Lecture #9: Mountain Gloom, Mountain Glory: Sublime and Picturesque

Suggested Readings:

Jonathan Wordsworth et al., William Wordsworth and the Age of English Romanticism (1987)
Barbara Novak, Nature and Culture: American Landscape and Painting, 1825-75 (1980)
Bryan Wolf, Romantic Re-Vision (1982) (especially chapter on Thomas Cole)
Metropolitan Museum of Art, American Paradise: The World of the Hudson River School (1987)
John Wilmerding, ed., American Light: The Luminist Movement, 1850-1875 (1980)
Elizabeth McKinsey, Niagara Falls: Icon of the American Sublime (1985)
Lawrence Buell, The Environmental Imagination, 1995; The Future of Environmental Criticism (2005)
Simon Schama, Landscape and Memory (1995)
John Conron, American Picturesque (2000)

Outline:

I. Introduction: The Romantic Legacy

romanticism as single most important influence on American notions of landscape: we remain heirs to romantic tradition, which is strongly present in environmentalist thought

key generalization: romanticism as example of, and reaction against, secularization of western European culture and religiosity typical of Enlightenment and after

against threat of scientific empiricism, romantics rediscover god/spirituality in nature

Thomas Cole's "View from Mt. Holyoke...After a Thunderstorm" (1836) as leitmotif: oxbow as image of eternal return, wilderness into pastoral, rise and fall of civilization: behind seemingly realistic image of nature, apocalypse & vision of sublime

II. European Prologue: Revolution and Reaction

importance of French Revolution for English romantics: revolutionary ideals, reaction to excesses of Terror and Napoleon, retreat into individualistic encounter with Nature

John Martin's "The Bard," (1817) poet as lone prophet in sublime landscape of wilderness

William Wordsworth (1770-1850) as key figure, moment on Simplon Pass in Prelude as paradigmatic encounter with Sublime: vast force of Nature as deity (mts, storms, etc)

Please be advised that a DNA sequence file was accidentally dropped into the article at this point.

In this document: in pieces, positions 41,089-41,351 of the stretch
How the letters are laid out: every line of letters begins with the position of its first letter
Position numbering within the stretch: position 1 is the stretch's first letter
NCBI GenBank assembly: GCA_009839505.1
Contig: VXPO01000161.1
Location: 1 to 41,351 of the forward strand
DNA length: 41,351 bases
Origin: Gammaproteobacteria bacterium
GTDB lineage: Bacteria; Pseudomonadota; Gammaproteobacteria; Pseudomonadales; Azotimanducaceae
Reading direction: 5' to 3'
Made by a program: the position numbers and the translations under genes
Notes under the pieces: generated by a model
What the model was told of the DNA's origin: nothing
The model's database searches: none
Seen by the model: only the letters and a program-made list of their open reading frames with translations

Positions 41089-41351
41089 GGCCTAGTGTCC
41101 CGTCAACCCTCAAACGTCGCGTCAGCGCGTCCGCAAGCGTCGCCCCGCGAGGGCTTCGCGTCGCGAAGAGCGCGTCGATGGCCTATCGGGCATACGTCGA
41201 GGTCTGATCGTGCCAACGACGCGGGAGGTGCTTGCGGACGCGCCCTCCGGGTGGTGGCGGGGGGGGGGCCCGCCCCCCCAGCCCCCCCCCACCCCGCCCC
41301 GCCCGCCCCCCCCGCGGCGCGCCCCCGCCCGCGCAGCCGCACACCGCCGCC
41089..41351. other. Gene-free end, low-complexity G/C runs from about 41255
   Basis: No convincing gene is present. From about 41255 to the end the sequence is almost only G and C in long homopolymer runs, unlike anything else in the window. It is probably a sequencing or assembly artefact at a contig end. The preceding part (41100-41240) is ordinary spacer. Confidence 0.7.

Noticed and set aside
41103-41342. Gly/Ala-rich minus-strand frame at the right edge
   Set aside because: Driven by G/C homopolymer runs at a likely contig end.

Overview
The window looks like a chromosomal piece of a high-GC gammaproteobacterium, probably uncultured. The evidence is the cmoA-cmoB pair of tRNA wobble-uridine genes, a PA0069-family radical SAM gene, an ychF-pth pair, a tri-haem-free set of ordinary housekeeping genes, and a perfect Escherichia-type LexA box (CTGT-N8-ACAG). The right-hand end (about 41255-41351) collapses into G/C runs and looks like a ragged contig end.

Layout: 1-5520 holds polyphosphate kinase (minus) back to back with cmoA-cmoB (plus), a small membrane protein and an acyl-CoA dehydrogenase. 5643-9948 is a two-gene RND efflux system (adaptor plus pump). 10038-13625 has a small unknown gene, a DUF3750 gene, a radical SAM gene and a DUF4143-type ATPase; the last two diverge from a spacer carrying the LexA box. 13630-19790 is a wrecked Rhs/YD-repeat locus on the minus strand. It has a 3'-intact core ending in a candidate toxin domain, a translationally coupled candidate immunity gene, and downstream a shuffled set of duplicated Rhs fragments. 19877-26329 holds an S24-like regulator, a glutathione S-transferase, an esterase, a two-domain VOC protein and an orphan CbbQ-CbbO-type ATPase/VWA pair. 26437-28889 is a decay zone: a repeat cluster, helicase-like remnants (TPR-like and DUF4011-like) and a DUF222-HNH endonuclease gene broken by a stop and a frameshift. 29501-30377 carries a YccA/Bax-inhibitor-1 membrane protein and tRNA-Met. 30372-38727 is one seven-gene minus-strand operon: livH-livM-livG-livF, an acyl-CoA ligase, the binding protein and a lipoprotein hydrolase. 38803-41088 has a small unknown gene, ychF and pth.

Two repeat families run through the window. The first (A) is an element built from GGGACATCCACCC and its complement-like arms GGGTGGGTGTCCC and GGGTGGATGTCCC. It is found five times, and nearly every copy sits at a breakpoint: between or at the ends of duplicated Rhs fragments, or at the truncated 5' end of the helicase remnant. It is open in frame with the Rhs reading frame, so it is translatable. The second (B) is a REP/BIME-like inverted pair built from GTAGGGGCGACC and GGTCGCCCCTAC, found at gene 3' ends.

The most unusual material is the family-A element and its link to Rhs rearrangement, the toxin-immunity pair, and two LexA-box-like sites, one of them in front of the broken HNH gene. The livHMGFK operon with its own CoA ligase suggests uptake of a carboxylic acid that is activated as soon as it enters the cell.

Edmund Burke's Philosophical Enquiry into the Origin of Our Ideas of the Sublime & Beautiful, 1757: sublime dark, large, awesome, terrifying, painful; beautiful orderly, smooth, polished, pleasurable.  Sublime as surrogate for God in Nature.

Wm Blake's attack on Newton: mechanistic empiricism obscures energy/spirit behind "reason"

romanticism as reaction to emerging industrialism & cities; Constable, Turner landscapes

III. Self, Spirit, and Transcendence

Americans viewed Revolution as successful, so more optimistic about combining romantic and progressive ideals than Europeans: relation of republic to Nature as key to dilemma.

Ralph Waldo Emerson, (1803-82): book Nature in 1836 as manifesto of Transcendentalism, one American version of romanticism.  Experience universe directly.  Mystic optimism.

Henry David Thoreau, (1817-1862): disciple of Emerson, retreat to Walden 1845-7 acted out romantic dream of direct encounter with Nature, imagination unencumbered by society

Thoreau more direct observer than Emerson, but both saw Nature as infused with Spirit

IV. Thomas Cole: Landscape and Romantic History